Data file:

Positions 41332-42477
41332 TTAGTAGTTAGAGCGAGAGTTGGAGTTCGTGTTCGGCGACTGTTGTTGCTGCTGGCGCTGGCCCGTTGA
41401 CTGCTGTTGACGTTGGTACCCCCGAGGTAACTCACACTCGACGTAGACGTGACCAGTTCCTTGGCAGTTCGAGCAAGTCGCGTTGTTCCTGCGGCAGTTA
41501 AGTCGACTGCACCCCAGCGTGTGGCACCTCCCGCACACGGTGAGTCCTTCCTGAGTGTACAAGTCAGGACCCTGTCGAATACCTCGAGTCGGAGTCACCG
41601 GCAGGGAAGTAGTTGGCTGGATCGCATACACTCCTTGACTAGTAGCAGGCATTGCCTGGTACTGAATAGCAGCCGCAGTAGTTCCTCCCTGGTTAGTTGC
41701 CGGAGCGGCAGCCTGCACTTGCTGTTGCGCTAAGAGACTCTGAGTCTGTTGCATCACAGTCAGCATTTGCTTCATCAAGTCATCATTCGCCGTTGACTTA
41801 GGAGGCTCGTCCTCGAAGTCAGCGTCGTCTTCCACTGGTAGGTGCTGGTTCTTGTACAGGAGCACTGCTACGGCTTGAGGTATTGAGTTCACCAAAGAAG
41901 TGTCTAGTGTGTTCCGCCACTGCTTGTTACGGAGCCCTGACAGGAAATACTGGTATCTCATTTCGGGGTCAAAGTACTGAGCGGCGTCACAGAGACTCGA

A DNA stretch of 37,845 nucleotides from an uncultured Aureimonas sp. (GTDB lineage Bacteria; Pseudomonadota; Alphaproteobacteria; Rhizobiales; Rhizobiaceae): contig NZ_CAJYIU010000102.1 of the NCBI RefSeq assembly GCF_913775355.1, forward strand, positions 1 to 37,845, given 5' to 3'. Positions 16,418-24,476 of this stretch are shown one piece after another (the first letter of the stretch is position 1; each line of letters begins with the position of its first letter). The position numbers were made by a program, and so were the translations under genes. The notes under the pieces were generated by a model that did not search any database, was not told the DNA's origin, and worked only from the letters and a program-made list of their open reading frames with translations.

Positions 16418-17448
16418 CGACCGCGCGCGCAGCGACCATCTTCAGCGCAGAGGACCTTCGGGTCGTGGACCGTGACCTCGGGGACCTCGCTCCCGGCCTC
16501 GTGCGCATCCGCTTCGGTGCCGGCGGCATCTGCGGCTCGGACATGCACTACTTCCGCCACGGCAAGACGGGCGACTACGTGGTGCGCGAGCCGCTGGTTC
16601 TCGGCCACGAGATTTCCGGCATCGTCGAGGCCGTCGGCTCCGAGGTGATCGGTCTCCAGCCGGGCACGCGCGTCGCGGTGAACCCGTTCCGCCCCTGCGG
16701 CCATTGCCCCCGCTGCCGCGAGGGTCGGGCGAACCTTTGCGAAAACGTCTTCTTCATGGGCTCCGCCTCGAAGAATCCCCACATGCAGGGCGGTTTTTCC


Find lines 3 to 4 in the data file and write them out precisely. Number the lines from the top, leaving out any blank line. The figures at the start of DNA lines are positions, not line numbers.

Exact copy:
41401 CTGCTGTTGACGTTGGTACCCCCGAGGTAACTCACACTCGACGTAGACGTGACCAGTTCCTTGGCAGTTCGAGCAAGTCGCGTTGTTCCTGCGGCAGTTA
41501 AGTCGACTGCACCCCAGCGTGTGGCACCTCCCGCACACGGTGAGTCCTTCCTGAGTGTACAAGTCAGGACCCTGTCGAATACCTCGAGTCGGAGTCACCG